Researchers have found a previously unidentified area of brain anatomy that serves as a barrier of defense and a base from which immune cells watch the brain for inflammation and infection.
The human brain only reluctantly divulges its secrets, including the intricate nature of neural networks and fundamental biological processes and structures. Only recently have developments in molecular biology and neuroimaging made it possible for researchers to study the living brain in great detail, solving many of its mysteries.
“The discovery of a new anatomic structure that segregates and helps control the flow of cerebrospinal fluid (CSF) in and around the brain now provides us much greater appreciation of the sophisticated role that CSF plays not only in transporting and removing waste from the brain, but also in supporting its immune defenses,”
said Maiken Nedergaard, co-director of the Center for Translational Neuromedicine at the Universities of Rochester and Copenhagen.
The new research was conducted in the labs of Nedergaard and Kjeld Mllgrd, a professor of neuroanatomy at the University of Copenhagen.
Subarachnoidal Lymphatic-like Membrane
Nedergaard and her colleagues have changed the way we think about how the brain works and made important contributions to the field of neuroscience. For example, they have helped us understand the many essential functions of brain cells called glia and the brain’s unique system for getting rid of waste, which they named the glymphatic system.
This most recent study focuses on the series of membranes that encase the brain, forming a barrier from the rest of the body and ensuring that the brain is constantly bathed in cerebrospinal fluid. Traditionally, dura, arachnoid, and pia matter are thought to be the three separate layers that make up what is called the meningeal layer.
The new layer discovered by the researchers from the United States and Denmark divides the space between the arachnoid and pia layers, known as the subarachnoid space, into two compartments, separated by the newly described layer, which the researchers call SLYM, an abbreviation for Subarachnoidal LYmphatic-like Membrane.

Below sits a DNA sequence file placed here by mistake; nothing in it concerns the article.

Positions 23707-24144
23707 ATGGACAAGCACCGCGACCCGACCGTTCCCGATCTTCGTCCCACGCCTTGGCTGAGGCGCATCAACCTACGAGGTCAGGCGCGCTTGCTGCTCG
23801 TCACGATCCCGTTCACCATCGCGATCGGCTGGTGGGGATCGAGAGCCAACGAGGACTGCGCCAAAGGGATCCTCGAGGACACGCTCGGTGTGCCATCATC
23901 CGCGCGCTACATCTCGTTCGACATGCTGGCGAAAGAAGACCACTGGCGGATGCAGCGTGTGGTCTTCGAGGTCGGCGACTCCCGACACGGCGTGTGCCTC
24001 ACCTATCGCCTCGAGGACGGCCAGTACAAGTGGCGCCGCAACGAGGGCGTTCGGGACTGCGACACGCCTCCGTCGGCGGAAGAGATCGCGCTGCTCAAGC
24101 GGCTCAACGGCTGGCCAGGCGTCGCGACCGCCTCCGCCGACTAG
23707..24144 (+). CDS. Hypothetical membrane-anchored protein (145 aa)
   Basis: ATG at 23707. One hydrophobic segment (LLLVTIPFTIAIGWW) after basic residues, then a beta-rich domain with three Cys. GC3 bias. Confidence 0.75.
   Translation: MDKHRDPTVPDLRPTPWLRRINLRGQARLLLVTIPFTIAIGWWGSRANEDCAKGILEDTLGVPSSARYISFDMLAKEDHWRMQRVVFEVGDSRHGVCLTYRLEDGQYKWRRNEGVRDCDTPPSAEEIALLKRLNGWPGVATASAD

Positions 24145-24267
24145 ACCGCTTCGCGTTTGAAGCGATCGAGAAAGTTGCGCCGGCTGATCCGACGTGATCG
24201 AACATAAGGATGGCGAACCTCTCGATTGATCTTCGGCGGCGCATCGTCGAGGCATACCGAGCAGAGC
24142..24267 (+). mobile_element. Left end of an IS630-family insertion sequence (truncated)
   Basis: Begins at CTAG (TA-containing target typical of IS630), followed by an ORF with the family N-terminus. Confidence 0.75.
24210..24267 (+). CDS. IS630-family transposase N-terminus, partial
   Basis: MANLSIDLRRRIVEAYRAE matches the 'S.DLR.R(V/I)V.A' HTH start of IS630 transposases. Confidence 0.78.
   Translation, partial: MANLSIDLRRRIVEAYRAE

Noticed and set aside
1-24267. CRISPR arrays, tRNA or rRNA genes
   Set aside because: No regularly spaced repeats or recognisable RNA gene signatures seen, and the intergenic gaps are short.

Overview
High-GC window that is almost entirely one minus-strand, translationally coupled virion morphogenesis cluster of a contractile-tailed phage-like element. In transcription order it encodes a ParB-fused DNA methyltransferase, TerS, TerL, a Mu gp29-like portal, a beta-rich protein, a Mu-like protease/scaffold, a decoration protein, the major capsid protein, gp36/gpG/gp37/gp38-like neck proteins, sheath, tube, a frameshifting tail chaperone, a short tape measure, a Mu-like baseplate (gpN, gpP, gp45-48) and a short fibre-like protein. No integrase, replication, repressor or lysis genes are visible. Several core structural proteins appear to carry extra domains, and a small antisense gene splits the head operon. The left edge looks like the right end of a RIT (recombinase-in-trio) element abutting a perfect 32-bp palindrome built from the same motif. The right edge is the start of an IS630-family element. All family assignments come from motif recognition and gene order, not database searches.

Thin But Strict Barrier
While a large portion of the research in the paper discusses SLYM’s role in mice, they also report that it is present in the adult human brain.
The subarachnoidal lymphatic-like membrane is a type of membrane called mesothelium that lines other organs, including the lungs and heart. Typically, these membranes surround and protect organs and house immune cells.
The first author of the study, Møllgård, whose research focuses on developmental neurobiology and on the systems of barriers that protect the brain, was the one who first raised the possibility that a similar membrane might exist in the central nervous system.
Only a few cells make up the new membrane, which is highly fragile and thin. However, SLYM is a strict barrier that only lets through very small molecules, and it also appears to distinguish between “clean” and “dirty” cerebrospinal fluid.
This last point suggests that SLYM may play a role in the glymphatic system, which requires a controlled flow and exchange of CSF, allowing fresh CSF to enter while flushing toxic proteins associated with Alzheimer’s and other neurological diseases from the central nervous system. So this discovery will aid researchers in better understanding the glymphatic system’s mechanics.
Brain Immune Defense
The subarachnoidal lymphatic-like membrane appears to be important in the brain’s defenses as well. The central nervous system has its own native immune cell population, and the integrity of the membrane prevents outside immune cells from entering.
Furthermore, the membrane appears to support its own population of central nervous system immune cells, which use SLYM as a point of observation close to the brain’s surface from which to scan passing CSF for signs of infection or inflammation.
The discovery of the SLYM allows for more research into its role in brain disease. For example, during inflammation and aging, larger and more diverse concentrations of immune cells congregate on the membrane.
In addition, when the membrane was ruptured during traumatic brain injury, the disruption in CSF flow weakened the glymphatic system and allowed immune cells from the peripheral nervous system to enter the brain.
These and other findings suggest that abnormalities in SLYM function may cause or worsen diseases as diverse as multiple sclerosis, central nervous system infections, and Alzheimer’s.
They also suggest that SLYM might make it harder for medicines and gene therapies to reach the brain. This is something that will need to be taken into account as new generations of biologic therapies are created.
The study was supported by the National Institute of Neurological Disorders and Stroke, the Lundbeck Foundation, the Human Frontier Science Program, Novo Nordisk Foundation, the US Army Research Office, the Dr. Miriam and Sheldon G. Adelson Medical Research Foundation, and the Simons Foundation.
- Kjeld Møllgård, Felix R. M. Beinlich, Peter Kusk, Leo M. Miyakoshi, Christine Delle, Virginia Plá, Natalie L. Hauglund, Tina Esmail, Martin K. Rasmussen, Ryszard S. Gomolka, Yuki Mori and Maiken Nedergaard. A mesothelium divides the subarachnoid space into functional compartments. Science, Volume 379, Issue 6627 DOI: 10.1126/science.adc8